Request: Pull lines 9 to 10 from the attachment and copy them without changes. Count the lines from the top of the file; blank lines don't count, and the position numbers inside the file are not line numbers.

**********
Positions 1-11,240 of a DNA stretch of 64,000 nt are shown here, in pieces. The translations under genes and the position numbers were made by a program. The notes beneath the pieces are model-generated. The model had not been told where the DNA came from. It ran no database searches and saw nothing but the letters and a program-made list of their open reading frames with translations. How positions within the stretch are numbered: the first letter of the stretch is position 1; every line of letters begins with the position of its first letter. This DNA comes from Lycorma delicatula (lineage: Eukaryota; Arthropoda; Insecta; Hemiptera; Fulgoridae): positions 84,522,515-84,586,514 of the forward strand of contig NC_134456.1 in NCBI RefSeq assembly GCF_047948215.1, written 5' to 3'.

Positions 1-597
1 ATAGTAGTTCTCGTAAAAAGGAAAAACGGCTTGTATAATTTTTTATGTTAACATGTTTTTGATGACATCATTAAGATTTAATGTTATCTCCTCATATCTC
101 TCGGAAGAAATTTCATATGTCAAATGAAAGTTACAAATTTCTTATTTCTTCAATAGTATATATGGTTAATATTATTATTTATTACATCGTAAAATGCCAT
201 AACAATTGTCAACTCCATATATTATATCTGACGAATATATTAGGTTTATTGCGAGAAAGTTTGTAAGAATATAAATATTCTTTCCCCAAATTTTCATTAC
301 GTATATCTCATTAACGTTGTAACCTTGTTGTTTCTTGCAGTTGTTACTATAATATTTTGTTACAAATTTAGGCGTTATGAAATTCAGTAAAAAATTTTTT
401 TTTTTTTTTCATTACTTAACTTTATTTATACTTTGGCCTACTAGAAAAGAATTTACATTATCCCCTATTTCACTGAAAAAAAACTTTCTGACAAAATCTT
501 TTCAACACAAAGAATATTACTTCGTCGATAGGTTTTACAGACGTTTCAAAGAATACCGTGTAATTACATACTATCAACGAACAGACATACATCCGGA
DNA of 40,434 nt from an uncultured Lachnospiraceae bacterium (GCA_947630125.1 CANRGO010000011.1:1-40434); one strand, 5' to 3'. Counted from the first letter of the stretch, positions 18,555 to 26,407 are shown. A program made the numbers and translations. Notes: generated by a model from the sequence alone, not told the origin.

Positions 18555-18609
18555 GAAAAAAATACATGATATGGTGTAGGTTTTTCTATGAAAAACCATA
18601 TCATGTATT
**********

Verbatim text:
DNA of 40,434 nt from an uncultured Lachnospiraceae bacterium (GCA_947630125.1 CANRGO010000011.1:1-40434); one strand, 5' to 3'. Counted from the first letter of the stretch, positions 18,555 to 26,407 are shown. A program made the numbers and translations. Notes: generated by a model from the sequence alone, not told the origin.

Positions 18555-18609